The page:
Universal Basic Income: Reconsidering the Administrative Factor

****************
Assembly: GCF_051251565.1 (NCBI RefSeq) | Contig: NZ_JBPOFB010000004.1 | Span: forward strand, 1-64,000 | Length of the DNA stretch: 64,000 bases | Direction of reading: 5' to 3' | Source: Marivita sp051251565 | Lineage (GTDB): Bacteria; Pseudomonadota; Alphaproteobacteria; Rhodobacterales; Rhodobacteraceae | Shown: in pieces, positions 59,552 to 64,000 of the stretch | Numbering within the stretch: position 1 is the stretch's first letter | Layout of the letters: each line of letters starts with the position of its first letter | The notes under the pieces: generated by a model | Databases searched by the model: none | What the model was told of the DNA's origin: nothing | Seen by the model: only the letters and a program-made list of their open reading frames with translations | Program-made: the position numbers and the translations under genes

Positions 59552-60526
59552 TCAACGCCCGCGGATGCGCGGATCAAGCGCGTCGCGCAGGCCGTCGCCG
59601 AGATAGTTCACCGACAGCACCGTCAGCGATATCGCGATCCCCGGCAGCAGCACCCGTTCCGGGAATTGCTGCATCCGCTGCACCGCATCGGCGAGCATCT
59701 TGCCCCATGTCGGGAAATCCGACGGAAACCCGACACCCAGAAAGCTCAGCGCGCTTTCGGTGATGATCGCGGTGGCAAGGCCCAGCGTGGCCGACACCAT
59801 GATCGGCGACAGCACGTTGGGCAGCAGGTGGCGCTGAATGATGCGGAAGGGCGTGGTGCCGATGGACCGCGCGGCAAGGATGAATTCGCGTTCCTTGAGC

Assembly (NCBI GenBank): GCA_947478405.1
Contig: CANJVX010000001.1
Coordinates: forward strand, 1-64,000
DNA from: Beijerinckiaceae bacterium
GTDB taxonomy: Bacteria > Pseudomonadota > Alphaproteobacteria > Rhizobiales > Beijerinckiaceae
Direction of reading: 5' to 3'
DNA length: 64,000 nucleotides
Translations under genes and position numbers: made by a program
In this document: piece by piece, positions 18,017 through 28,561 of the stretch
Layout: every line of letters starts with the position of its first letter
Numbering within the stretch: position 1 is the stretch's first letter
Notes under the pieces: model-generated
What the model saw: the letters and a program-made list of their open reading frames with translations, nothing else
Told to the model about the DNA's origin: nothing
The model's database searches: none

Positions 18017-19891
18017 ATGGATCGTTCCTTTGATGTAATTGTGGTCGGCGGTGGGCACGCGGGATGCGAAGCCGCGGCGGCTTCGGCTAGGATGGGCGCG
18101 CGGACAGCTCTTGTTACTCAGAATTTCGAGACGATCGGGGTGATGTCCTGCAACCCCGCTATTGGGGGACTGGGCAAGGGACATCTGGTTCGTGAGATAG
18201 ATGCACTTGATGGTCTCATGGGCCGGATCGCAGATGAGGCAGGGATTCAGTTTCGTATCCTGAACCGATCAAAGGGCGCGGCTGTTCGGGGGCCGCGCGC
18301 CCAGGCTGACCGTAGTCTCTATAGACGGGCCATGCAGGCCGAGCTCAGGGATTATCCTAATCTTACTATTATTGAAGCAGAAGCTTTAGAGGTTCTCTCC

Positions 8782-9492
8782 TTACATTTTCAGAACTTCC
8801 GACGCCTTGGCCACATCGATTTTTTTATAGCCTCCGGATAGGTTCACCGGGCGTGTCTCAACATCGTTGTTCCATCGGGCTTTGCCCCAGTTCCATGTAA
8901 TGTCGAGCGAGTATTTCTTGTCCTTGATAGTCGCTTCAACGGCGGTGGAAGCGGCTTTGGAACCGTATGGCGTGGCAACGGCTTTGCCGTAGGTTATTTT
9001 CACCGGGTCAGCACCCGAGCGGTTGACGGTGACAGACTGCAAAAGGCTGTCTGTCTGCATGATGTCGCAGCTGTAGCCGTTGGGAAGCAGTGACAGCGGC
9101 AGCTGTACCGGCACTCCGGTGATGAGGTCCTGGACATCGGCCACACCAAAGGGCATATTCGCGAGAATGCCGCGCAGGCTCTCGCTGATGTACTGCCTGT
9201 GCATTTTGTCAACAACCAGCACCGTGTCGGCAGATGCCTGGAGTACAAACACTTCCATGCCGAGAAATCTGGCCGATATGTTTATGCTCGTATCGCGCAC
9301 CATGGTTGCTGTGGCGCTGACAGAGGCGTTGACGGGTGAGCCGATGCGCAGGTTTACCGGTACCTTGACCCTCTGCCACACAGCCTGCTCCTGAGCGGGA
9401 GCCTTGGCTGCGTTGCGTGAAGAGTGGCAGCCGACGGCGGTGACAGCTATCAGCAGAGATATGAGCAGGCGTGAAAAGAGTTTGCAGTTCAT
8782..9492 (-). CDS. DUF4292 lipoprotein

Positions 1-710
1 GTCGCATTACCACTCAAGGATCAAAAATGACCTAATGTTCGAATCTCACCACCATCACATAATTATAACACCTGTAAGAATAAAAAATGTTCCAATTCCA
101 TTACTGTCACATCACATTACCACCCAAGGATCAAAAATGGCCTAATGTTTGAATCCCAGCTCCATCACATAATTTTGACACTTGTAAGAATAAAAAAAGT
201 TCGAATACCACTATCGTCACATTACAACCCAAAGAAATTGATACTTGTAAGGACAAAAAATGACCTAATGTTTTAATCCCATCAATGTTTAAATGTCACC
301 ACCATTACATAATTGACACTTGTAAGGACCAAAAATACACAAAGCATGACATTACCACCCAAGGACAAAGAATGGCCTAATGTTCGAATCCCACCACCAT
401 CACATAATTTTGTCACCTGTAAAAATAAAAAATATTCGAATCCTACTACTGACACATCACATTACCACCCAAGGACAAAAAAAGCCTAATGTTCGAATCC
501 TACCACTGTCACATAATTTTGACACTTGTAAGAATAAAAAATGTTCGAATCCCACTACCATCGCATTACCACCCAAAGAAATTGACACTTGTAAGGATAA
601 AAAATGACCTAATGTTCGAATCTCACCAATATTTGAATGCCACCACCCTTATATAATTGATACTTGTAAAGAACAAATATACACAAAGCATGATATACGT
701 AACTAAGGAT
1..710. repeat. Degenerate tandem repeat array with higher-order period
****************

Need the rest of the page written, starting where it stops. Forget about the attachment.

This paper questions the facile manner in which advocates of an unconditional basic income assert the superiority of their scheme because of its capacity to significantly economize on administration. While this claim is not entirely without merit, we argue that basic income scholars need to be more forthcoming in acknowledging that such an assessment requires a more direct and systematic administrative analysis than has hitherto been undertaken. In this paper we first provide an administrative framework that allows us to assess a variety of implementation challenges facing welfare schemes, and then apply the framework to the specific case of an universal, unconditional and individualized basic income scheme. A public administration focus allows us to better appreciate the many hard choices that basic income advocates face when implementing their preferred policy.
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